The fully taxable equivalent efficiency ratio for the fourth quarter of 2020 decreased to 59.5% from 65.7% in the fourth quarter of 2019 and for the twelve months ended December 31, 2020, decreased to 59.5% from 67.1% for the twelve months ended December 31, 2019.
Provision for Income Taxes
Federal and state income taxes for the quarter ended December 31, 2020 increased by $247,000 (48.3%) from $511,000 in the fourth quarter of 2019 to $758,000 in the fourth quarter of 2020 and increased $665,000 (35.2%) from $1.9 million in 2019 to $2.6 million in 2020. The higher provision for taxes in 2020 compared to 2019 primarily resulted from a lower level of tax benefits from equity compensation and an increase in taxable income in 2020.
Earnings Conference Call
The fourth quarter earnings conference call will be held Thursday, January 28, 2021 at 1:30 p.m. Pacific Time. David E. Ritchie, Jr., President and Chief Executive Officer, and Mitchell A. Derenzo, Executive Vice President and Chief Financial Officer, both of American River Bankshares, will lead a live presentation and answer analysts’ questions. Shareholders, analysts and other interested parties are invited to join the call by dialing (800) 697-5978 and entering the Conference ID 7962 419#. A recording of the call will be available approximately twenty-four hours after the call’s completion on AmericanRiverBank.com.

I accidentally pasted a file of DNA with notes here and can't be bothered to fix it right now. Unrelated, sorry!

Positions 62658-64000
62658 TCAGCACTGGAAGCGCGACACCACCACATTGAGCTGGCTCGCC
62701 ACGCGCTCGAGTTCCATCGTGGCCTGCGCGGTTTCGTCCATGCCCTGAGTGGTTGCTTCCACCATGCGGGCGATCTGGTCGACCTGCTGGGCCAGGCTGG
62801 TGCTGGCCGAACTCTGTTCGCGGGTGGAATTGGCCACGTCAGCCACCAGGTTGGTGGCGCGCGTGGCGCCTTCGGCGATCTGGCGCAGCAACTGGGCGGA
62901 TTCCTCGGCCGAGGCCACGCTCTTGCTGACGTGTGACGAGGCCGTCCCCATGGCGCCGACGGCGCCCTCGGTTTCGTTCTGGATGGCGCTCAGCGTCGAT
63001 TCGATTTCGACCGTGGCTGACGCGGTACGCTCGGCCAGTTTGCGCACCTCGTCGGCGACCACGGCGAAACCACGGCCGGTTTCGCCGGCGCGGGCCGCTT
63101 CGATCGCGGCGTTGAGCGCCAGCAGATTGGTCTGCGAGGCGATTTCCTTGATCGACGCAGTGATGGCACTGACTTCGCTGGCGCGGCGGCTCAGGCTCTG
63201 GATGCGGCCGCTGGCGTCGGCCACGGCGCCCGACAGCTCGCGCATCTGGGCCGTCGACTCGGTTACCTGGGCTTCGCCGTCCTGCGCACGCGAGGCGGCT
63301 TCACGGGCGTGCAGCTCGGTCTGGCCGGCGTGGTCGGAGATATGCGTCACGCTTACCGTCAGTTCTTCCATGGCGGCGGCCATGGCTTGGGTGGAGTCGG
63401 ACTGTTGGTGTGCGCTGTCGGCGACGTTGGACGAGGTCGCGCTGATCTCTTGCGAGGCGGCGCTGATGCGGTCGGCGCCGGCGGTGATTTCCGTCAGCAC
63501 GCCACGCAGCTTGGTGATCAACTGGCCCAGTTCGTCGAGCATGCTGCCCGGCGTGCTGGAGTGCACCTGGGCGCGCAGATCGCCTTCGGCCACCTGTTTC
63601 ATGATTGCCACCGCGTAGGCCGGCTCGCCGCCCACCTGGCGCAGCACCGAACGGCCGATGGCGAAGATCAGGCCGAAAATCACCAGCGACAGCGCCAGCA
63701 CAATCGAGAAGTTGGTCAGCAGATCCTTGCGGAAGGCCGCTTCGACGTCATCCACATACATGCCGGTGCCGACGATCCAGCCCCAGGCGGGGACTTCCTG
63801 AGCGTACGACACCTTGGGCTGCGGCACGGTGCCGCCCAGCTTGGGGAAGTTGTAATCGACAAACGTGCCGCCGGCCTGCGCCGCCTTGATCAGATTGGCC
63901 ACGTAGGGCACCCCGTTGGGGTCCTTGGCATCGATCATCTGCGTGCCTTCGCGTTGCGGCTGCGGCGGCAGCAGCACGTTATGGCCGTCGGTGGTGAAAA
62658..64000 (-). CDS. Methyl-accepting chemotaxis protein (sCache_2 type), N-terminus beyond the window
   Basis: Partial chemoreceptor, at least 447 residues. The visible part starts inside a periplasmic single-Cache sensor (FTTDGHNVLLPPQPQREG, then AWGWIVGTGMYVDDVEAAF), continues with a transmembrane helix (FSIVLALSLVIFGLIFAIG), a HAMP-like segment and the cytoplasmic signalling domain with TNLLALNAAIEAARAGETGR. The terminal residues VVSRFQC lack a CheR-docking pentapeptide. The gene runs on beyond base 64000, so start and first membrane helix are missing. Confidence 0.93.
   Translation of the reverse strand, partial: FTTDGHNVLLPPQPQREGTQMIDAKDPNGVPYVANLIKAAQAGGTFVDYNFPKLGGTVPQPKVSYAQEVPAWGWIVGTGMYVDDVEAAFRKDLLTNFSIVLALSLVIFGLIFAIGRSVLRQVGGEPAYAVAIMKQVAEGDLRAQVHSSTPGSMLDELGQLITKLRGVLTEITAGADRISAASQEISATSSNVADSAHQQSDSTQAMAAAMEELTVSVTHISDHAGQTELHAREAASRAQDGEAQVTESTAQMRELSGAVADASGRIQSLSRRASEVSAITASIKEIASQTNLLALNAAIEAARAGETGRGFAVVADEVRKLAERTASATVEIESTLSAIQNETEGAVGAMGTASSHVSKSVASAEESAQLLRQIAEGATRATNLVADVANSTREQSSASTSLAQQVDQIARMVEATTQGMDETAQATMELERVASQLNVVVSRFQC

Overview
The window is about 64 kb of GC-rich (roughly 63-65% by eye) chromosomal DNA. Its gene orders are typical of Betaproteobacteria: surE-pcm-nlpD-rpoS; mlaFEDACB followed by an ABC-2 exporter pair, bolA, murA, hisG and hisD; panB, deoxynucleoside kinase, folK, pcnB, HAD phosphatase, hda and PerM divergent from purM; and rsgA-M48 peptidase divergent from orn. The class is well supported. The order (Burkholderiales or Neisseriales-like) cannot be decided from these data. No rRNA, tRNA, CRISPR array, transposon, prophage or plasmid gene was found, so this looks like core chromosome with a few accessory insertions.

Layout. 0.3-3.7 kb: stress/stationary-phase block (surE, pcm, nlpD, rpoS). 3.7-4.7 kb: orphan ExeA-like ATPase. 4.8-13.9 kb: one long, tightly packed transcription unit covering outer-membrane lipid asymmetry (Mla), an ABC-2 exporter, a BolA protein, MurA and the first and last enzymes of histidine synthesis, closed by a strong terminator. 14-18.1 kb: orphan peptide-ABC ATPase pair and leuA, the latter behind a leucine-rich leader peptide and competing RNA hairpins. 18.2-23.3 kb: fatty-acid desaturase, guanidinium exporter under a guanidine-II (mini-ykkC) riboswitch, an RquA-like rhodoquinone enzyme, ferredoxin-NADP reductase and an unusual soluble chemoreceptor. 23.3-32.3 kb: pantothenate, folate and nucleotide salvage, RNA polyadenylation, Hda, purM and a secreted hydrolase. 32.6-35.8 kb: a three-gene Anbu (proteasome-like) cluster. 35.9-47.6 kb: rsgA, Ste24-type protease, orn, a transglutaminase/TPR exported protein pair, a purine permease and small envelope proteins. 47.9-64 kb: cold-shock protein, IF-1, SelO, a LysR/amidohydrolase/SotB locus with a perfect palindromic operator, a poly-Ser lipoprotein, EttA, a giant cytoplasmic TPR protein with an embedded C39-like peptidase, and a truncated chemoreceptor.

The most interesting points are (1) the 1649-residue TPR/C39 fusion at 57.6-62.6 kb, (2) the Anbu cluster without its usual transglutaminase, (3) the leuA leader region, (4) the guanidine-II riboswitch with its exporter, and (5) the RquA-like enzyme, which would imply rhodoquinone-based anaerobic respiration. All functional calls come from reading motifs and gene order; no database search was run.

About American River Bankshares
American River Bankshares [NASDAQ-GS: AMRB] is the parent company of American River Bank, a regional bank serving Northern California since 1983. We provide financial expertise and exceptional service to complement a full suite of banking products and services to meet the needs of the communities we serve. For more information, call (800) 544-0545 or visit our website at AmericanRiverBank.com.
Use of Non-GAAP Financial Measures
This news release contains certain non-GAAP (Generally Accepted Accounting Principles) financial measures in addition to results presented in accordance with GAAP. These measures include income before provisions for loan losses and income taxes (referred to as “pretax, pre-provision income”), tangible book value and taxable equivalent basis. Management has presented these non-GAAP financial measures in this earnings release because it believes that they provide useful and comparative information to assess trends in the Company’s financial position reflected in the current quarter and year-to-date results and facilitate comparison of our performance with the performance of our peers.
Income Before Provision for Loan Losses and Income Taxes (non-GAAP financial measures)
Income before provision for loan losses and income taxes (pretax, pre-provision income) adds back both the provision for loan losses and the provision for income taxes to net income. The Company believes the income before deducting the provisions for loan losses and income taxes facilitates the comparison of results for ongoing business operations. The Company’s management internally assesses its performance based, in part, on these non-GAAP financial measures.
Net Interest Margin and Efficiency Ratio (non-GAAP financial measures)